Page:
Washington Lawyer - January/February 2022 - 12

FEATURE
brutality case, for example, and giving fees to the public interest organization
that had referred the case and worked with them on it. There
wasn't anything wrong, but it wasn't clear. And so we thought it was
very important to put it into the rule and also to spell it out in the
comment.
Just to circle back to 1991 for a moment, and the Rule 5.4(b) provision
that allows nonlawyers to have a financial interest or managerial authority
in a law firm - while the change was important, in my opinion it's
had a very limited impact, for the following reasons.
It is only applicable in D.C. If you are in a large law firm, as I was at Hogan
& Hartson, you have lawyers who are in New York, California - all over
the place - and they're prohibited from engaging in such an arrangement.
So, you can't have a Washington, D.C.-based partnership with
offices in other states taking advantage of this provision because you're
exposing the partners in those other states to ethical violations. The rule
has had limited impact.
The D.C. version of the rule helps lawyers give the client what it needs.
We have a lot of law firms with offices only in D.C. that can take advantage
of this provision, and other law firms that have affiliated consulting
groups to help them give their clients the full range of services they
want because clients are demanding it. They want to have one-stop
shopping. This is something that I think other bar associations and courts
should continue to take a look at.
I realize the courts are uncomfortable with this because they fear if you
have someone who's not a lawyer involved, you may not have the same
ethical conduct and lawyer independence that you would have if only
lawyers over whom the courts have disciplinary authority were owning
and managing law firms. I get that. But I think what's happening is we are
being driven as a profession by the clients to provide full service.
But what do you think, Myles?
ML: The question of changes to Model Rule 5.4(b) has been debated in
the ABA House of Delegates. So far, the proponents of such a change
have not been successful for the reasons you've indicated - that courts
are concerned, and so are many members of the bar. The fear is that
nonlawyers involved in the management and financing of law firms
would have an impact on lawyers' independent professional judgment
and would not be bound by the legal ethics rules.
D.C. Rule 5.4(b) addresses this concern by providing that nonlawyers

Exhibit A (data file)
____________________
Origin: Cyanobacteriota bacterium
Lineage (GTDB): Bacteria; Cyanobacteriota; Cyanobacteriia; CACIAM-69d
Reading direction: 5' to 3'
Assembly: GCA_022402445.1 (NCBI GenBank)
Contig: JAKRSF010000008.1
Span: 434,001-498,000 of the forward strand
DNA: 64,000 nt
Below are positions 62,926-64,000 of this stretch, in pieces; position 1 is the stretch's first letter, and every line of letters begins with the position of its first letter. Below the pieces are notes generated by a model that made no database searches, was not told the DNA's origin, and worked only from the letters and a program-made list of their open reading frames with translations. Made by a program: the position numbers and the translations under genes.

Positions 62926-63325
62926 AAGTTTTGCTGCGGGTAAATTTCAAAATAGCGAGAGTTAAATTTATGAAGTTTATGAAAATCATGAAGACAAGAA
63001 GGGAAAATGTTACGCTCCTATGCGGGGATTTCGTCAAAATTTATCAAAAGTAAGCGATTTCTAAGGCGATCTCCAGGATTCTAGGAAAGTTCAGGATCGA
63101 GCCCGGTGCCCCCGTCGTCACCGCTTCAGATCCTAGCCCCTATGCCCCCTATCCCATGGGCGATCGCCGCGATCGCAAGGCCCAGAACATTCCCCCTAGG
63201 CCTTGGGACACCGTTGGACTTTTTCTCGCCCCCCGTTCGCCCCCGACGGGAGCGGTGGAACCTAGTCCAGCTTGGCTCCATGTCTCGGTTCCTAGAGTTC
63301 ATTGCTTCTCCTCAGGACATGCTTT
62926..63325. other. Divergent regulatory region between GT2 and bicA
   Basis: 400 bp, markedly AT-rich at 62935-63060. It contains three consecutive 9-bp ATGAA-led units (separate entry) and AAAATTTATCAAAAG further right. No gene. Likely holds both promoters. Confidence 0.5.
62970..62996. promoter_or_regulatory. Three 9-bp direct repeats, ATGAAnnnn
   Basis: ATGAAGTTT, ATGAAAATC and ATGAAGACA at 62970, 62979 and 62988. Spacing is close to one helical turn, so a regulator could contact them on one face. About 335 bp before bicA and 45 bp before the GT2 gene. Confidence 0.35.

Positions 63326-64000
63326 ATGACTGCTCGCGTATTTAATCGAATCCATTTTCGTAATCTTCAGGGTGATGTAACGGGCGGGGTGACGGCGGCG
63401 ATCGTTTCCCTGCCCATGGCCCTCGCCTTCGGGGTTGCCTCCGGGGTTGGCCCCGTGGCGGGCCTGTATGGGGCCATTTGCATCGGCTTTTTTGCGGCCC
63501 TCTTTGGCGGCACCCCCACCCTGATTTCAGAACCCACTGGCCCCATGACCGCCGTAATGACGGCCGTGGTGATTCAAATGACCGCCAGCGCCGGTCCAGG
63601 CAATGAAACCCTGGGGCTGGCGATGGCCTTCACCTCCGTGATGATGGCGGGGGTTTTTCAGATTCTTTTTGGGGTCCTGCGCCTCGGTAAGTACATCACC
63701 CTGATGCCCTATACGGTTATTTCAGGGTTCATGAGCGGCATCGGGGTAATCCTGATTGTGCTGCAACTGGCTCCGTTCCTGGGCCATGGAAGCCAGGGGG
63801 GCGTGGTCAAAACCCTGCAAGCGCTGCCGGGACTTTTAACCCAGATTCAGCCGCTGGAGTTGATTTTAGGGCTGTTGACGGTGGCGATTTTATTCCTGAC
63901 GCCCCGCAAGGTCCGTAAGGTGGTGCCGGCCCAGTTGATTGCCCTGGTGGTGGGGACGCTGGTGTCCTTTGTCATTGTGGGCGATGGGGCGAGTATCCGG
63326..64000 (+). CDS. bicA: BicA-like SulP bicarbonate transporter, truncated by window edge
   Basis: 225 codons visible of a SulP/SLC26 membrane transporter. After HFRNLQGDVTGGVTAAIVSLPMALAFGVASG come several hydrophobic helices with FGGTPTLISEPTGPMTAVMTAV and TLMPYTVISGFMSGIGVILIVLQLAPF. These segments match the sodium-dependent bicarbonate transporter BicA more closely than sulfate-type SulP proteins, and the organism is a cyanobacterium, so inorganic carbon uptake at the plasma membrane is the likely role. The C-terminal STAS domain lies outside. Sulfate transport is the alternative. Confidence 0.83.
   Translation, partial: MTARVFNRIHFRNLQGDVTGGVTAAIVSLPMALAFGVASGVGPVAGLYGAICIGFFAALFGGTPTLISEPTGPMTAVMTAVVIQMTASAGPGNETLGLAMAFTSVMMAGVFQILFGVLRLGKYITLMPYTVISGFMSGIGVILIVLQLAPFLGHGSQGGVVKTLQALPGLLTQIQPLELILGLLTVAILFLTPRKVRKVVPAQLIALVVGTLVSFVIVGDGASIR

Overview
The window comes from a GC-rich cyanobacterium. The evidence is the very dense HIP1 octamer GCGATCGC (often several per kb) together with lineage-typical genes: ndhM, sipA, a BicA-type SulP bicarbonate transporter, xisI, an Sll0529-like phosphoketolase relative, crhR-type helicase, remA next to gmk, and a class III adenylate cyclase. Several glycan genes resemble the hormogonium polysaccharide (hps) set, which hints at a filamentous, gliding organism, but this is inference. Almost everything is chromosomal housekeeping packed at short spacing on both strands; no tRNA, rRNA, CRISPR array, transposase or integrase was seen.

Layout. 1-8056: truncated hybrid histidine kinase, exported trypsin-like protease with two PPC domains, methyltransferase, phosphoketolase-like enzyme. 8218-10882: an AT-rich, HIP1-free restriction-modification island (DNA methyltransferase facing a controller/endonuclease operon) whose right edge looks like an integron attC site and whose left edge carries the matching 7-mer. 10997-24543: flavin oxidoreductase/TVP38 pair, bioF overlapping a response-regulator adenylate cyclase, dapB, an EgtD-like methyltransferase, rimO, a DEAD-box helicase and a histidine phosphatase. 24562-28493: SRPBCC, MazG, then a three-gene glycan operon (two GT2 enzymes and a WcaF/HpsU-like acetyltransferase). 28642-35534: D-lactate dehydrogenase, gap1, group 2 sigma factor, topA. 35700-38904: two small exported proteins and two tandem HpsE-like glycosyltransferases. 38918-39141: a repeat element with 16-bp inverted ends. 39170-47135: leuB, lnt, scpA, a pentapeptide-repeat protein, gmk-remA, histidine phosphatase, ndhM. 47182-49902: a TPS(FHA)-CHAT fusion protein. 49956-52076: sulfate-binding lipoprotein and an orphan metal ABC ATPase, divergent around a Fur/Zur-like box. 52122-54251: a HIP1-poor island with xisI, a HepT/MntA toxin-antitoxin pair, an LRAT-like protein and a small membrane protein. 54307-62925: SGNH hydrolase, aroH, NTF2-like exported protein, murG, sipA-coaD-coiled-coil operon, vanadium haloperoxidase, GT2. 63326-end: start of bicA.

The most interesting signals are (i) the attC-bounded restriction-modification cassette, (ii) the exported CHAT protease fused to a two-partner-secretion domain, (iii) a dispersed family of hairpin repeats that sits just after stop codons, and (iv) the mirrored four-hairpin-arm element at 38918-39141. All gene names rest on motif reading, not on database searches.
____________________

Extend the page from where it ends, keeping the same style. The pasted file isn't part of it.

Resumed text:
who are involved in these firms must agree that they will be bound by
the same ethics principles as the lawyers in the firm. I think the D.C.
version of Rule 5.4(b) provides a framework for how it can be done in a
way that makes sense, and which assures clients that their lawyers will
still follow their ethical duties and obligations.
ML: I want to ask you a question now about a rule that goes back to your
pro bono work. Rule 6.1 is the rule that encourages lawyers to provide
voluntary pro bono service. The D.C. Bar has one of the most robust pro
bono programs of any state bar in the country. Do you think Rule 6.1
goes far enough in getting lawyers to take advantage of pro bono
opportunities and provide pro bono service? If you were drafting the
rules again, would you make any changes?
JK: I don't think the rule goes far enough, or could ever go far enough.
We've had the rule for a long time. It's been supplemented by the
comments and the adoption of resolutions by judicial conferences of
both the D.C. Circuit and the D.C. Court of Appeals to quantify what
those courts' expectations are - that each year lawyers accept at least
one court appointment, or provide at least 50 pro bono hours, or make
a financial contribution of at least $750 to a legal assistance organization.
These are somewhat dated figures, but now is not the time, as we're
recovering from the COVID-19 pandemic, to suggest that $750 is not
enough.
The entire D.C. legal community is simply the best in stepping forward
and doing pro bono. But we must do more. When I was D.C. Bar president,
I tried to indicate that one of the reasons we were not doing more
was because law firms at that time had really inflexible minimum billable
hour quotas. I suggested that was interfering with lawyers' other professional
obligations.
''
You have to know these rules,
or you're gonna screw up because
common sense sometimes gives
you the wrong answer.
12 WASHINGTON LAWYER * JANUARY/FEBRUARY 2022